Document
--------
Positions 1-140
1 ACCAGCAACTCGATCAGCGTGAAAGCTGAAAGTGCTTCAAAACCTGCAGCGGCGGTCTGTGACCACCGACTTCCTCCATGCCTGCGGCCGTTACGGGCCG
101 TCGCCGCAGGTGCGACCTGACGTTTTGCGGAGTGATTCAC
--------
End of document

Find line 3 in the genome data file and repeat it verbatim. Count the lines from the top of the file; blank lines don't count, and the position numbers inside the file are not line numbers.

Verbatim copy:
101 TCGCCGCAGGTGCGACCTGACGTTTTGCGGAGTGATTCAC